Good luck with your marmalade. It is a long process to cook down liquid to sweet/bitter goodness but it is worth it. It’s great on toast with butter, good vanilla ice cream, and plain yougurt.
Seasons in Hawaii is much more subtle than on the mainland. Winter kind of shows up around Chinese’s New Year, the lows are low–mid 60s and highs are mid–high 70s and it may be rainy. This last about 2-3 week. For me, this is the perfect weather and last much too short. Then spring shows up with lows in the mid–high 60s and highs in the high 70s–mid 80s with rain and windy.
I’m not sure what triggers all the blossoming, the longer days or the moist conditions (it’s been very wet winter/spring) but they are happening in the last couple of weeks. Here’s some of the pictures I got.
There are blooms everywhere. The roses are doing well with tons of buds. This year’s iris crop seems a little small, but every morning watering brings a new bud or two. The hydrangea has tiny bloom. And the self seeding snapdragons keep popup up in the front.
Coming in next is my mom’s beloved honohono. The buds are popping out from the leafless stems. The first time I saw this happening I thought they were dying. But she said the leaves drop before the buds come out. I’ll post the picture of the blossom when they arrive.
And for the weeds, they are even doing better than the flowers. I can’t keep up especially in the front yard. I spend about an hour a day pulling weeds but that’s not enough. The pentas are doing great which Mom considers as weeds as they show up every where. I try and get as much of them as I can but the bees love their flowers so I leave any that started flowering.
I was trying to get the weed patch in the front yard but Bulbul family was mad me for watering baby by accident. He’s sitting in mom’s Desert Rose bed and got a bath this morning. Mom and dad scream at me. So later in the morning when went out to get a pictures of our weed patch, Mom and dad started to get excited again.
If you read the information about the CAL, it takes about 11 weeks. And yes, it’s 5 months since I started and I’m only half way done. I kind lost steam mid-January. I’m hoping this post will shame me into finally finishing it. Here are picture of what I’ve done. Remember there were a lot of ripping out as I would find mistakes.
Sometimes you just have to let the mistake be a happy one.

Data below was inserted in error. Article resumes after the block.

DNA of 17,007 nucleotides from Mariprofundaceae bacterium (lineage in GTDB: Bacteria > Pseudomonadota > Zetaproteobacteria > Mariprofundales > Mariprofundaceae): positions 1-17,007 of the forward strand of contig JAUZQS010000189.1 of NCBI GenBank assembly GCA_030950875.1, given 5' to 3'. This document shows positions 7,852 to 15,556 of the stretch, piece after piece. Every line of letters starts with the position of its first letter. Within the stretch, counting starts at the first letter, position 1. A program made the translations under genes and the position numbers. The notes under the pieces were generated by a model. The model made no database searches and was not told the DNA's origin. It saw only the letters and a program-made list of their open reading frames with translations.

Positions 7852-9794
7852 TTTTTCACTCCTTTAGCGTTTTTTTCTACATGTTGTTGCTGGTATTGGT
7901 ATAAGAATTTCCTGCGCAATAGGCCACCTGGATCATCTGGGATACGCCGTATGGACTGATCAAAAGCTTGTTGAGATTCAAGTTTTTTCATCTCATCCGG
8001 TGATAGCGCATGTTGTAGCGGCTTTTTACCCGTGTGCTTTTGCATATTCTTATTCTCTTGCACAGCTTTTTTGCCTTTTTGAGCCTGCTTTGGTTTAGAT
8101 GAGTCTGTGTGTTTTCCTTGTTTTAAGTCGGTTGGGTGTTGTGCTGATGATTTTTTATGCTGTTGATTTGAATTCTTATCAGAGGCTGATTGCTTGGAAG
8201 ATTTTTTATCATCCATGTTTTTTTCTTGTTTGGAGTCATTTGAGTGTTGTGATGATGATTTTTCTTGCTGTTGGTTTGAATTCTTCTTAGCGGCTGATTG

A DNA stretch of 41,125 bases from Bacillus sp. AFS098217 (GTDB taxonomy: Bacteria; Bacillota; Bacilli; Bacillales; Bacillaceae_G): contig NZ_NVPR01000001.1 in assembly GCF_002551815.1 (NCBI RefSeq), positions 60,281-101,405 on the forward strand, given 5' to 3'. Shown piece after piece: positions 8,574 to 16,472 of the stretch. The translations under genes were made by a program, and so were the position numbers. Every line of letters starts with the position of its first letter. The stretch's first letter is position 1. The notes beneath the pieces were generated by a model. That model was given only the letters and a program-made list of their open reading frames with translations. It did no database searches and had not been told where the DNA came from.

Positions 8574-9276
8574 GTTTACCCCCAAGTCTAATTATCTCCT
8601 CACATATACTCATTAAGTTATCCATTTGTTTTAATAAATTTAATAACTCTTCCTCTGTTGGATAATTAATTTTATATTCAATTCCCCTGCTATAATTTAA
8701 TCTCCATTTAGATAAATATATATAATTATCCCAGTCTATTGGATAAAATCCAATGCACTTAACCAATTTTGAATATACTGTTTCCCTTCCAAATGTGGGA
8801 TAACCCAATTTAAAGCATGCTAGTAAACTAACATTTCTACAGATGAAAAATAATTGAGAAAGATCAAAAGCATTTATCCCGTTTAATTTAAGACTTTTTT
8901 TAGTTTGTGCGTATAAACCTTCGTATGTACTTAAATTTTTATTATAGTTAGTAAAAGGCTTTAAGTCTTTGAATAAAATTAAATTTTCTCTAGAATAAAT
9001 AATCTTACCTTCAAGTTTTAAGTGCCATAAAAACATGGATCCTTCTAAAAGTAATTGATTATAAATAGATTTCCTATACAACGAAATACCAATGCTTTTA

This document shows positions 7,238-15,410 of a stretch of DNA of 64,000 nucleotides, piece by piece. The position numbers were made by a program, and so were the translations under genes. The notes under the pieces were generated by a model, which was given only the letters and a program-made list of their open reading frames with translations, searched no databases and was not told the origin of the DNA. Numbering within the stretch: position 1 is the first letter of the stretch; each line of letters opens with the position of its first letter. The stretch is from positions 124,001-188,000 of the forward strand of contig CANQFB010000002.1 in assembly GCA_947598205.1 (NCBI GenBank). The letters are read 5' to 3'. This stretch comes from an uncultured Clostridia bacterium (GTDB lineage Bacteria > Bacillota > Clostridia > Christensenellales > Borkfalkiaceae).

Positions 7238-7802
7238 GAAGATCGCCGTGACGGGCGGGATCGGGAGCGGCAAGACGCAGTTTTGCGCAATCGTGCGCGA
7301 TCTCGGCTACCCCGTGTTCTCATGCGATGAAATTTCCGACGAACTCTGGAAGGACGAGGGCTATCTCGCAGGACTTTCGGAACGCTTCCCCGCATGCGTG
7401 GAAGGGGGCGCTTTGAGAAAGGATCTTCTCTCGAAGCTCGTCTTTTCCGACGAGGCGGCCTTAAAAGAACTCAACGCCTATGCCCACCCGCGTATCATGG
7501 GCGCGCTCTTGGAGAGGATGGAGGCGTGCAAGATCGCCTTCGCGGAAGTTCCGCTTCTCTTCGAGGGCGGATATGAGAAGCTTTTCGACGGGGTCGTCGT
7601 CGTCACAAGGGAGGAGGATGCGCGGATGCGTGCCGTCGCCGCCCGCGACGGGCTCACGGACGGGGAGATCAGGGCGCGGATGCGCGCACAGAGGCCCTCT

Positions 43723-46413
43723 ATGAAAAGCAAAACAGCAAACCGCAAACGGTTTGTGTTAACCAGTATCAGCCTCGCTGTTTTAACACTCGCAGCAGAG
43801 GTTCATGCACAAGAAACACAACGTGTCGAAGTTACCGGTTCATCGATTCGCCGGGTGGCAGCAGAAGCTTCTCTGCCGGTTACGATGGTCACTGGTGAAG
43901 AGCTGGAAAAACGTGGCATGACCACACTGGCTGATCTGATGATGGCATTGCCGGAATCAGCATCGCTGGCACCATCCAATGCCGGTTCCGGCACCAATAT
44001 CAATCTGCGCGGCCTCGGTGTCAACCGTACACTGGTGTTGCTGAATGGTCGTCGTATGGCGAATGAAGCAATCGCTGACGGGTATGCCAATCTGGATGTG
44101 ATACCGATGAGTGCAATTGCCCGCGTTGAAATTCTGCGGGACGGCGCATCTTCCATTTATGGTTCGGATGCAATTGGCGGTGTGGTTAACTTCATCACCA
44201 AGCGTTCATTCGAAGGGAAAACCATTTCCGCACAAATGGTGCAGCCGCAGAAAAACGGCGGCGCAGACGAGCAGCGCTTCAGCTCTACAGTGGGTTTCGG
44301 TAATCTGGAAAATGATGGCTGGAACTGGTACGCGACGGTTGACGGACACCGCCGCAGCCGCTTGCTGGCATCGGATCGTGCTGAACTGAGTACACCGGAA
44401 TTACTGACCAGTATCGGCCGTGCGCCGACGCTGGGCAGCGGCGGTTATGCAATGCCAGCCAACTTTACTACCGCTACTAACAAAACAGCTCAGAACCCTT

With this CAL, there were YouTube video for each section. Without those I probably would have a pile of yarn, trying to figure out what to do. A Scheepjes Blogger Esther Dijkstra from It’s all in a Nutshell did the videos. She had a calming voice and pointing out area where to watch out for as it was difficult section.
This is where I’m at, all four corner ready to be attached to the blanket. I know this this will need all my attention and time. That’s my excuse I’ve been using to get to the next step. I need to get to next step because the elephants are there. Hopefully, I’ll be done by my birthday so I can buy another kit. I’ve gained a lot of confidence and knowledge from this project. I’m still in AWE of Christina Hadderingh design skills. I can even figure out how she visualized in her head. I’ll hope she know she made many people happy and proud their work.
Spent my Saturday sitting under the giant banyan tree at the Hawaii Plantation Village, helping out at their first farmers market. Their volunteers are so knowledgeable about the plants and trees on their property, they told me about the Laamia or calabash tree. They produce these egg-shaped gourd. These gourds are used to make ‘uli ‘uli, feathered gourd rattles used in hula. I also found out from one of docent that the Portuguese used them to make castanets. Here’s an article I found on other uses for these fruits.
One of the volunteers, was using the dried out gourds as hanging containers for air plants. I’m sure there are tons of other uses for these gourds.